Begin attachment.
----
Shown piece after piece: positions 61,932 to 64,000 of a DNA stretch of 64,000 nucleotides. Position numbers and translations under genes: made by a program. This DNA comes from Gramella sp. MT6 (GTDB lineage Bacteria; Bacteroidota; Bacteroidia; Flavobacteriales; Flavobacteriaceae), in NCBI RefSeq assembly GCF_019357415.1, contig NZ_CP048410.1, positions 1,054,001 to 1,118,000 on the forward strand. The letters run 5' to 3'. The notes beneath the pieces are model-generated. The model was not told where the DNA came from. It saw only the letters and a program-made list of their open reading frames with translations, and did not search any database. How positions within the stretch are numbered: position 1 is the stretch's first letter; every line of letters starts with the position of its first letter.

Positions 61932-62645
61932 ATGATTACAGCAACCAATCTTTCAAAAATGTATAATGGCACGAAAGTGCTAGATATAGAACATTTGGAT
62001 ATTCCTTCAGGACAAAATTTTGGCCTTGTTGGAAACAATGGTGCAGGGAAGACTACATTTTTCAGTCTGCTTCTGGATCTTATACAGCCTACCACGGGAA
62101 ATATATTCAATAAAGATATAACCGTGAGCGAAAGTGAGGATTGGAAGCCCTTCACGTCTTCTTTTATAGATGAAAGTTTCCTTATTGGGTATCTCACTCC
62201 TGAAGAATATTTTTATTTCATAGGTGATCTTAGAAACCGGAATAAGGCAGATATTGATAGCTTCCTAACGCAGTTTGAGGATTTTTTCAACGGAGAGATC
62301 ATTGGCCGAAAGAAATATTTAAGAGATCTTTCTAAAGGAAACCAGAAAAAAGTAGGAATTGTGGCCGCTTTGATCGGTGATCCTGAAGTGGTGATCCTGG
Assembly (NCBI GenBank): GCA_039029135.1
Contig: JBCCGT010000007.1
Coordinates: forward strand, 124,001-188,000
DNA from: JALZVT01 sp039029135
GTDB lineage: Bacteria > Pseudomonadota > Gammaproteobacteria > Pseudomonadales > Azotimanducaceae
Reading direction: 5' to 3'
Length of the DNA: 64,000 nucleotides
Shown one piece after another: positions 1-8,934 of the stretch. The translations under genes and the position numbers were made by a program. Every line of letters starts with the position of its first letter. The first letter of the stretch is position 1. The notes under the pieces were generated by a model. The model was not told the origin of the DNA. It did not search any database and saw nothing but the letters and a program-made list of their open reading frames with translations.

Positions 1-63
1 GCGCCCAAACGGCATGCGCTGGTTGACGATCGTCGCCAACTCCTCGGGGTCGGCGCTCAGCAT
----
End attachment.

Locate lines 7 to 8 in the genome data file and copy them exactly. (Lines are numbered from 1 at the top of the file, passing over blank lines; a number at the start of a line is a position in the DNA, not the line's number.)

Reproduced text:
62301 ATTGGCCGAAAGAAATATTTAAGAGATCTTTCTAAAGGAAACCAGAAAAAAGTAGGAATTGTGGCCGCTTTGATCGGTGATCCTGAAGTGGTGATCCTGG
Assembly (NCBI GenBank): GCA_039029135.1